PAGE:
Belfast Telegraph

Gone to the dogs with the music that's been a soundtrack to my life

Editor's Viewpoint

I found myself last weekend in the company of the three amigos and the two cats. The three amigos being poor old Maisie who is 15 and looks like she was retired from that old Dulux TV ad: blind and with kidney failure, she no longer walks much. But she is not in pain and so is still with us, exceedingly loved by the woman I share my life with, who was away at the christening of her first grandchild on the mainland – as some might call it.

Then there is Delphine, who at nine should know better but is utterly spoiled by – who else – and then the latest family member, JoJo Leo, a miniature smooth-haired Chihuahua who I, much to my shame as a man, took to the vet the other day to have his vitals chopped off.

Somehow, the young German vet's line about 'unwanted puppies' did nothing to assuage my guilt. I feel so awful doing this, I said to her. I've never even had the snip, I exclaimed to her puzzled look.

Having watered and walked them (twice) on a very drizzly Saturday – proof, if proof were needed, that summer is indeed gone – we had a quick rekkie on what to do for the evening. Last time their mistress went awol we watched a couple of videos – the wonderful Incredible Journey and YouTube renderings of old Lassie shows. The cats, Bradley Pitt and Mini Ma, were not impressed, so the rest of us had to sit through Cat Ballou and Hanna's and Barbera's Top Cat.

We had exhausted our video collection – I thought Dogs Of War and Catwoman unsuitable for all five, who are quite impressionable and manic enough without inciting them to violence.

Tell you what, let's do music, I said – given that next Saturday (today) marks 58 years since the start of rock 'n' roll, when Little Richard went into a New Orleans studio to record Tutti Frutti – and next Thursday marks the going from this world of the gifted Gram Parsons, 40 years ago.

So we played a little rock 'n' roll to kickstart the proceedings. Delphine's and JoJo's ears cocked high, Brad Pitt sneaked off to the warmth of the kitchen and poor old Maisie slept on, dead to the unfolding party.

All my life has been as audience to music, of all genres. I have an insatiable appetite and each period in my life has been soundtracked by it – rock when I rolled with the punches as a young man, solid country when in the good years of a wife and children, jazz when those years came unstuck and the melancholia of middle age kicked in. And always the great masters: Handel composed his masterpiece, The Messiah, in just 24 days, completed on this day back in 1741.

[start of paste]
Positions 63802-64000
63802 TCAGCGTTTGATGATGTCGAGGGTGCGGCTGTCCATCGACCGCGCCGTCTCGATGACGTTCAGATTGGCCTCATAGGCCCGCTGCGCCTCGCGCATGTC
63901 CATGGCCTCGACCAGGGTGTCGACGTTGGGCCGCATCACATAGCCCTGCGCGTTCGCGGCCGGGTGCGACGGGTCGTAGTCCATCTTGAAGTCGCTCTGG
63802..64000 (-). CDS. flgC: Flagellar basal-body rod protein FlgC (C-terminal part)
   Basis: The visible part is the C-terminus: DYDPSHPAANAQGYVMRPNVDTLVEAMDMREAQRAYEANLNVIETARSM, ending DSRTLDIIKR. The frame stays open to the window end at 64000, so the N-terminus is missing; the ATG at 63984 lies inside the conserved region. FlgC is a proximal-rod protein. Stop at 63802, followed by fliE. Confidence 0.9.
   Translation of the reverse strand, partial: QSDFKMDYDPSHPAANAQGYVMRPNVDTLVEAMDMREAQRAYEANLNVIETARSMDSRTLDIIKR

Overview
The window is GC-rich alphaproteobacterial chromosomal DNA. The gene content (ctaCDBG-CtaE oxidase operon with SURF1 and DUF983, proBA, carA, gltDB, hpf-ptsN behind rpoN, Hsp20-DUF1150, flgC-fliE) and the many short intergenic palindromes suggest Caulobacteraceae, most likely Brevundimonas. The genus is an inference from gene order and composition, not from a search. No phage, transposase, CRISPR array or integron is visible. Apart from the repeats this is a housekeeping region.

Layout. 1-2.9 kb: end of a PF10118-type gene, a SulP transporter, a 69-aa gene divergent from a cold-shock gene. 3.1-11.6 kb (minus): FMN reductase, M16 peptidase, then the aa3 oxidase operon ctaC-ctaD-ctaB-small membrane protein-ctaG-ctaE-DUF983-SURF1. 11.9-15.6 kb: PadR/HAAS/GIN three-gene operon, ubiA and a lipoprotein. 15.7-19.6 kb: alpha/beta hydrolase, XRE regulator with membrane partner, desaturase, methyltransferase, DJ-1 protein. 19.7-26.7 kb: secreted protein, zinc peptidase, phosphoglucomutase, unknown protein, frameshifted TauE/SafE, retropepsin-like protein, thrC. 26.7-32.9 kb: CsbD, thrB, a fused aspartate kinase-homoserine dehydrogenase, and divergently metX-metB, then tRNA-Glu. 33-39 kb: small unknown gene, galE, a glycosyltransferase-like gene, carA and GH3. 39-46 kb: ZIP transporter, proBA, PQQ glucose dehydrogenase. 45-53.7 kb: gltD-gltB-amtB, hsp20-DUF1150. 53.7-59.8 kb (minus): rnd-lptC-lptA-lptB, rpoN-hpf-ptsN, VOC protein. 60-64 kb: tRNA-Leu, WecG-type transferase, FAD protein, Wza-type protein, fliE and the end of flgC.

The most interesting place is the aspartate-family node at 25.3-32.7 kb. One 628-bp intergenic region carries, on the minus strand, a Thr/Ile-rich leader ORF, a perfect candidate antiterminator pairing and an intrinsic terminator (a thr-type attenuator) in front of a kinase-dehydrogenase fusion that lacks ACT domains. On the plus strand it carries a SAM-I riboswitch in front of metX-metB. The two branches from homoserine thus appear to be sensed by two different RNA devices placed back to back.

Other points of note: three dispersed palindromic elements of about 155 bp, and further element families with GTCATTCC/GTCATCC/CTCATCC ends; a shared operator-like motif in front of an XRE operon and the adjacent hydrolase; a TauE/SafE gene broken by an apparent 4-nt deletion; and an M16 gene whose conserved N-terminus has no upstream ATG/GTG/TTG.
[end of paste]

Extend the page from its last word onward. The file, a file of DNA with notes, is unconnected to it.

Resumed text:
The dynamic music and charisma of Little Richard, born Richard Wayne Penniman, laid the foundation for rock 'n' roll and was pivotal to the birth of other genres, including soul and funk – even rap. So we threw a little of that lot into the mix. (In 1989, Little Richard, by then 57, provided background vocals on the live version of U2's When Love Comes To Town, with the brilliant BB King).

Still performing, this year on the Las Vegas circuit, Penniman embodies the spirit of early rock 'n' roll more flamboyantly than any other – his raspy style giving the genre one of its most identifiable and influential sounds.

The animals were not impressed by all this and by the time I moved on to Gram Parsons, only JoJo remained by my side, the others having slithered off, paws pressed firmly against ears – Delphine attempting a howling imitation of Jerry Lee Lewis at his boogie-ing best.

Back in 1973 I was a rookie in the Irish Press when a story came over the wires that the burnt body of a rock star had been found in the California desert. The weird circumstances surrounding his cremation are to this day still uncertain, but that night in September Gram Parsons was dead at 26, from drugs and alcohol. Despite his youth, his influence, as part of the seminal Byrds, The Flying Burritos and one-time lover and side-kick to Emmylou Harris, cannot be underestimated, given the role of the Byrds and Gram in making country cool for rock aficionados. (Any worthy Wilco or Eagles fan knows his Sweethearts Of The Rodeo).

As Ryan Adams put it: "If someone tells you they have a cool record collection and they don't have a Gram Parsons album in it, shoot 'em.''

Tales of the above had an uninterested JoJo lick me large, jump off my lap and go in search of his sleeping sisters, while I fell into a sleeping stupor to the strains of Parson's Grievous Angel.

When their mistress returned all talk of music was muted and now focused on the christening of her grandson.

Given the child is of a mixed marriage, I never thought to ask was he christened Catholic or Church of England.

Not that it matters. He is a beautiful boy, whatever one day might be his convictions.

Or musical tastes.

Belfast Telegraph


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